A slip and fall at work should be covered by your employer’s workers’ comp insurance. Here’s what to do after a fall to maximize your compensation.
Slip and falls are one of the most common types of workplace accidents. The U.S. Department of Labor reports slips, trips, and falls cause over 25 percent of worker injuries resulting in days missed from work.¹
According to the Federal Bureau of Labor Statistics, fatal work injuries from falls, slips, and trips have continued to trend upward since 2011, to more than 800 workers killed annually. ²
Occupations with the highest percentage of fall-related fatalities are roofers, carpenters, tree trimmers and pruners, and tractor-trailer truck drivers.
No matter your line of work, you could be seriously injured by a workplace fall. Knowing what to do after an on-the-job injury can help you maximize your workers’ compensation benefits and preserve your legal rights to compensation from other potential sources.
What to Do After a Fall at Work
1. Get Prompt Medical Treatment
First, get emergency medical attention as needed. If you don’t need an ambulance, at least go to an urgent care center or get checked by your primary care provider.
It’s best to seek medical treatment the same day as the slip and fall. Tell your medical providers exactly when, where, and how you were injured.
To protect your right to compensation, it’s critical to have medical records that link your injuries to the workplace slip and fall. Don’t wait to see how you feel over the weekend, or the insurance company can say your injury didn’t happen at work.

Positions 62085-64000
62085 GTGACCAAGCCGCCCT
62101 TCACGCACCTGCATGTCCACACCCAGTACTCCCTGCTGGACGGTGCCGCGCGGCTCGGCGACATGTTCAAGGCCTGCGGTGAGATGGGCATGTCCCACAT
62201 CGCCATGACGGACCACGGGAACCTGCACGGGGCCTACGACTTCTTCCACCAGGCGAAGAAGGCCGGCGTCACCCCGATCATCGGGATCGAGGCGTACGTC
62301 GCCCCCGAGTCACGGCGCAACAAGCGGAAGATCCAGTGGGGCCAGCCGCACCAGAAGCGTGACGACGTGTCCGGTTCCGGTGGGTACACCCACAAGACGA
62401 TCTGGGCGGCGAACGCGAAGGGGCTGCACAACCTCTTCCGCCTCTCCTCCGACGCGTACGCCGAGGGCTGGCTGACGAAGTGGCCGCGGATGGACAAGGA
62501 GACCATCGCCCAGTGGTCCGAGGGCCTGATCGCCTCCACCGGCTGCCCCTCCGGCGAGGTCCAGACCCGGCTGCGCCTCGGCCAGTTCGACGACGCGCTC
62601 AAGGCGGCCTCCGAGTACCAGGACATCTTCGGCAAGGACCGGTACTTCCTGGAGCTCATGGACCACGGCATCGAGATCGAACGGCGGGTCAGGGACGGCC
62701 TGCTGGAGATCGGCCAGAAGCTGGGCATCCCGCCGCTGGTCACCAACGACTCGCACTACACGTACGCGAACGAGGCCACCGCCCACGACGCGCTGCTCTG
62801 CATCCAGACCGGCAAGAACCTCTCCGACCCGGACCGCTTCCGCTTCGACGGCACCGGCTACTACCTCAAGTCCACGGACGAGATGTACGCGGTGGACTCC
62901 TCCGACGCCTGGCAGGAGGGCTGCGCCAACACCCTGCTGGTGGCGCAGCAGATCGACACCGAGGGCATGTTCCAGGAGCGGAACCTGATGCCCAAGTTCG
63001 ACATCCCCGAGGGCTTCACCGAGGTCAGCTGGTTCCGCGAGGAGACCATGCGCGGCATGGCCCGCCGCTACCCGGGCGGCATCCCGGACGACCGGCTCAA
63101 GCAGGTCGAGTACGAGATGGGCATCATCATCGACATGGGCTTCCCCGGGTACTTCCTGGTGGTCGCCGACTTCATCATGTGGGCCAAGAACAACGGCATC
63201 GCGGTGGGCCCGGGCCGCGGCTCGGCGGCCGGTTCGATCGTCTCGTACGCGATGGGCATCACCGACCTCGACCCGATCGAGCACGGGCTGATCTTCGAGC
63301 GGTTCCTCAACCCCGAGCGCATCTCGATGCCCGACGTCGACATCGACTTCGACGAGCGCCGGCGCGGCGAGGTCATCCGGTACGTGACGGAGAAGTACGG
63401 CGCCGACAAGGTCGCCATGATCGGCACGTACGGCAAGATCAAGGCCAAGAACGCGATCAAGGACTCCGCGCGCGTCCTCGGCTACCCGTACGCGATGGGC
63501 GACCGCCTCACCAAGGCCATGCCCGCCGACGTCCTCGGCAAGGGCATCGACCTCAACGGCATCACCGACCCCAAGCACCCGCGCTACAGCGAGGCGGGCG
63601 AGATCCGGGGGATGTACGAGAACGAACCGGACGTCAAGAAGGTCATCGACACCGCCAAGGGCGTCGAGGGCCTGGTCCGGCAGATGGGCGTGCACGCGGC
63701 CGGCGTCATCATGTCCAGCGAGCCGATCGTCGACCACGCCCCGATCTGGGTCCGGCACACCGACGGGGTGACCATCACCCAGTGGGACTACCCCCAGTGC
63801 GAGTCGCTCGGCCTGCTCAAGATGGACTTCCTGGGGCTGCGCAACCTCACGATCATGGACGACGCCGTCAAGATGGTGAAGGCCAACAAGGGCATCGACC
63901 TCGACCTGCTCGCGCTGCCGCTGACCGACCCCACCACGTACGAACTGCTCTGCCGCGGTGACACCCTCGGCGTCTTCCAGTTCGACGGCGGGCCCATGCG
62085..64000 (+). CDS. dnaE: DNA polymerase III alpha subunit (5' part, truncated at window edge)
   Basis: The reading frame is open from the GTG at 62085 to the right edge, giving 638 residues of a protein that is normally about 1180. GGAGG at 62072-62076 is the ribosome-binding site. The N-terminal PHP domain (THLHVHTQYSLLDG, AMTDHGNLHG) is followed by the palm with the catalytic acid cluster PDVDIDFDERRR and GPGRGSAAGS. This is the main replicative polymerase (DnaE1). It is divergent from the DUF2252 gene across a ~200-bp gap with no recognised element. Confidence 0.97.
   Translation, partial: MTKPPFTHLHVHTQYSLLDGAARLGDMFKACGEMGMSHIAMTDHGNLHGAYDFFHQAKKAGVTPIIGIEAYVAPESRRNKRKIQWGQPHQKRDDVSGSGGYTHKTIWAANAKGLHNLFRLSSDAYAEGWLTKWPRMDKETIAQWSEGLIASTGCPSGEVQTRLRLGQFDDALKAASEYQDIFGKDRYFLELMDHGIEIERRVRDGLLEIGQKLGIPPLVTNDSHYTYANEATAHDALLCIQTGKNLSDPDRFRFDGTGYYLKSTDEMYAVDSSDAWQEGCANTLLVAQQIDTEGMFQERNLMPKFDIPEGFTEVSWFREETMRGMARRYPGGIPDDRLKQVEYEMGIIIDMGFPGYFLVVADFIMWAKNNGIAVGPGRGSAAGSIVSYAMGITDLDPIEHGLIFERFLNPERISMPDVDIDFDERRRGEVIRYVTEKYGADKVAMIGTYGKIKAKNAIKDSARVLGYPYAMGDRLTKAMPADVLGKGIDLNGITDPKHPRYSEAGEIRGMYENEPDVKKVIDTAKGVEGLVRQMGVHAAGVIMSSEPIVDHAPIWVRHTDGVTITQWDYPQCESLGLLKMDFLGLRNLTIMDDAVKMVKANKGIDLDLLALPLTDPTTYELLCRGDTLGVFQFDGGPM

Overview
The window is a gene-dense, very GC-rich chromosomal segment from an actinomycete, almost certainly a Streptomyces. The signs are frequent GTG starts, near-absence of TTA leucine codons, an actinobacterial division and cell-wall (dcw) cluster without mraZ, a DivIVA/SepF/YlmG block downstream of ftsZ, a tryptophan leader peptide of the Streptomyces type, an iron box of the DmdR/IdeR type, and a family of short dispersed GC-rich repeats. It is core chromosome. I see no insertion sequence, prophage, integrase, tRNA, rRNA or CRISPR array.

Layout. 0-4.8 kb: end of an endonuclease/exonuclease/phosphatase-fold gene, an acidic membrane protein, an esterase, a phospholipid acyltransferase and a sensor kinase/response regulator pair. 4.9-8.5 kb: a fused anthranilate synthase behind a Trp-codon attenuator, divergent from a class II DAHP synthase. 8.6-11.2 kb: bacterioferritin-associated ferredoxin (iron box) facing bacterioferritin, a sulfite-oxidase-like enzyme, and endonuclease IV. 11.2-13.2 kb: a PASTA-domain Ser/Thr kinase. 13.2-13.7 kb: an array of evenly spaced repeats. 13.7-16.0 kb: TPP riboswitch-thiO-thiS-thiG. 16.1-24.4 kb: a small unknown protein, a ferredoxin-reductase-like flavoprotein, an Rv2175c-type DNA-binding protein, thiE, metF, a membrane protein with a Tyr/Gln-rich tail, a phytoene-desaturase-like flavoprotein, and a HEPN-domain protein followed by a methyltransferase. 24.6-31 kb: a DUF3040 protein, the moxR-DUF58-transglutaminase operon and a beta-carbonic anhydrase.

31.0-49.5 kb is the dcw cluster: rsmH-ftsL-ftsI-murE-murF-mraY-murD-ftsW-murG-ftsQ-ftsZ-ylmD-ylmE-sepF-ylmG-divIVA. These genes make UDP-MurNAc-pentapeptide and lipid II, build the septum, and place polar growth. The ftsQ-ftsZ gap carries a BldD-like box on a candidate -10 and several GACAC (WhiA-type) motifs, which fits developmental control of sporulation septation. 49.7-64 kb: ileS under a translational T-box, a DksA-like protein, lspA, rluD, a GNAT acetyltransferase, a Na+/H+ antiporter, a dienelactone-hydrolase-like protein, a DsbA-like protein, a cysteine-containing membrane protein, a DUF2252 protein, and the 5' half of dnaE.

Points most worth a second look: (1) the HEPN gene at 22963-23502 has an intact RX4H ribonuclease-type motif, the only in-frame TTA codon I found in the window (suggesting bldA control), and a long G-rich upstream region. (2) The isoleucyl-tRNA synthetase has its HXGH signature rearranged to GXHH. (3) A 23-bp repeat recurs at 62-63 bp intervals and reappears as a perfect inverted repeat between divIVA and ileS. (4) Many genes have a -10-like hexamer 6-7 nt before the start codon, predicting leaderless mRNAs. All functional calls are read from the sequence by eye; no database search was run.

2. Immediately Notify Your Employer
After getting prompt medical care, promptly notify your employer of the accident. Include details about what caused the fall, describing any body parts that were twisted or impacted, if you hit your head, felt pain or dizziness, or any other details that indicate potential injuries from the fall.
Your right to injury compensation can depend on reporting the accident to your employer quickly.
The workers’ comp insurance company will jump at the chance to deny your claim by arguing that your injury didn’t happen on the job, or that you couldn’t be hurt too badly or you would have reported the accident sooner.
Delayed Symptoms are Common
Some workers are seriously hurt in slip and falls, with visible injuries like broken bones, bleeding wounds, or loss of consciousness. Sometimes, a worker can have serious injuries that aren’t visible, like with a closed head injury. Their symptoms can develop over hours or even days.